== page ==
Translating Colonialism in French West Africa


It was a great experience to wake up, grab a yogurt and decide where I wanted to work on any given day. Would I work in the office I’d been borrowing in the library? From the study room in the dorm? In the outdoor classroom?

That was my routine starting at about four weeks into my summer project — I had finished all of the preservation and scanning, which would allow me to work with the magazines without damaging them. Now, I could pull up

french colonial magazine

Nick Johnson ’19 preserves and translates documents from the Late French Colonial period.

each article from Dropbox and my cloud storage for translation from anywhere.

With funding from a Davidson Research Initiative Grant I worked with French colonial documents from the 1950s, often referred to as the Late French Colonial period. My primary tasks were to select articles that would provide insights in translation, and to preserve them for the archives. I then spent several weeks contacting French libraries and archives, asking after who possessed the copyright to these 50-year-old propagandist magazines… which went about as well as you’d expect.

At the same time, I was scanning the documents so they wouldn’t fall apart when I attempted to translate them later. When the time came to do the translation, I dove into loads of articles on construction, economy, urbanization and other topics pertinent to the Late French Colonial Period of French West Africa, a federation of the colonies of Senegal, Mauritania, French Soudan (Mali), French Guinea, Côte d’Ivoire, Haute Volta (Burkina Faso), Dahomey (Benin) and Niger.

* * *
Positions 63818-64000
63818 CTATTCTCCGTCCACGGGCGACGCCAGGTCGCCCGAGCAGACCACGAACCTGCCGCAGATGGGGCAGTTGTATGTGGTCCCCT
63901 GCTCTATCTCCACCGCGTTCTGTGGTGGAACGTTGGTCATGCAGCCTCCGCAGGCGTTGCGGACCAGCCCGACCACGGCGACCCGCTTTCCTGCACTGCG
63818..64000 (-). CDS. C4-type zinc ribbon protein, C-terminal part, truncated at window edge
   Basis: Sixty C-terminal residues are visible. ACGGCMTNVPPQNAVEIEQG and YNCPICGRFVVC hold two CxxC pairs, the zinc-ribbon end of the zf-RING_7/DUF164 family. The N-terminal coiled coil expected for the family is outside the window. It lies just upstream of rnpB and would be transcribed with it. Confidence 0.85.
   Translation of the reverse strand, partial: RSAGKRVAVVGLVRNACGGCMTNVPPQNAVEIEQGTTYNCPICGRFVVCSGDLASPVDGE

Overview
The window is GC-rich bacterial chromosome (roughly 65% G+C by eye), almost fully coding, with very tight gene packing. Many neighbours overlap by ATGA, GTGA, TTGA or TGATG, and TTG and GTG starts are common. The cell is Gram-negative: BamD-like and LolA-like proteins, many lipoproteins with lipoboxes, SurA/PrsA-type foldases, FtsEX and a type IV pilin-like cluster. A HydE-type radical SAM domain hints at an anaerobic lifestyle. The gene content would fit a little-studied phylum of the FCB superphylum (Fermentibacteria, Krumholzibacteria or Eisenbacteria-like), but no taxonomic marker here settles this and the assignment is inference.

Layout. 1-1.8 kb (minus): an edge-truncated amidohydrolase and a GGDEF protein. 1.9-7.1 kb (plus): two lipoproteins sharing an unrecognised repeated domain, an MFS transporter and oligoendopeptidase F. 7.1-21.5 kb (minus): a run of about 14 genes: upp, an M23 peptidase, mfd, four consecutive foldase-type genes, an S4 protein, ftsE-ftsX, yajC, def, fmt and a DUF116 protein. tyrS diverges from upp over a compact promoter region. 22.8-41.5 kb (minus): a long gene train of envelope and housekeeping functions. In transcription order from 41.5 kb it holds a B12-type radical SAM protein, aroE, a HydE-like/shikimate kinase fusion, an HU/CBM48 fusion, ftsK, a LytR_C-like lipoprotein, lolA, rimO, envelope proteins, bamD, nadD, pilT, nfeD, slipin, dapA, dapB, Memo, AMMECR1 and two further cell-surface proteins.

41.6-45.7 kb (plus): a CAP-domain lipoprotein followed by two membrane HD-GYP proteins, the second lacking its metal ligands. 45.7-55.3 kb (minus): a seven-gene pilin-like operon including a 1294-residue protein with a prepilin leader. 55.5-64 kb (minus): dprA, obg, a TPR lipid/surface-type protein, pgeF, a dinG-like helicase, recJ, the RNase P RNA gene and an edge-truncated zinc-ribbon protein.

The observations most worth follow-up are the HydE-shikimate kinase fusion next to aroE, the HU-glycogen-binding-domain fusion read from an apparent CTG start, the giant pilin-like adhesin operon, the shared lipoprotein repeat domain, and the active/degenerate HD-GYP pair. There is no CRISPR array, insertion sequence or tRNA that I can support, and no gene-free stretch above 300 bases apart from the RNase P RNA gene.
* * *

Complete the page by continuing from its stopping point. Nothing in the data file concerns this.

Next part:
A spring seminar on the theory and practice of translation, co-taught by my adviser Caroline Fache with Roman Utkin, helped me to decide how to approach translating these historical documents—especially since President Quillen had come into class and taught on her own experience with historical translations.

To properly represent the rhetoric of the period, I tried to keep my translations as literal as possible, going from French into English. Then came the research. After the translations, I read numerous sources on the Late French Colonial period so I could place these documents into the historical discourse. This contextual work is what I will be able to publish, since I don’t have the copyright to publish the scans or even my translations.

This summer, I learned how important and nuanced research in the humanities is. Compared to my chemistry-major roommate, there was less structure to my work; I enjoyed being able to work anywhere with Wifi instead of in a lab all day. There was however a sense of gravity to the work with these documents, as these texts contribute to how we perceive one of the worst periods of human history.

My work wasn’t focused on the future, but rather I was helping to frame how we might address the past in the future.



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Nick Johnson '19 is majoring in global literary theory.

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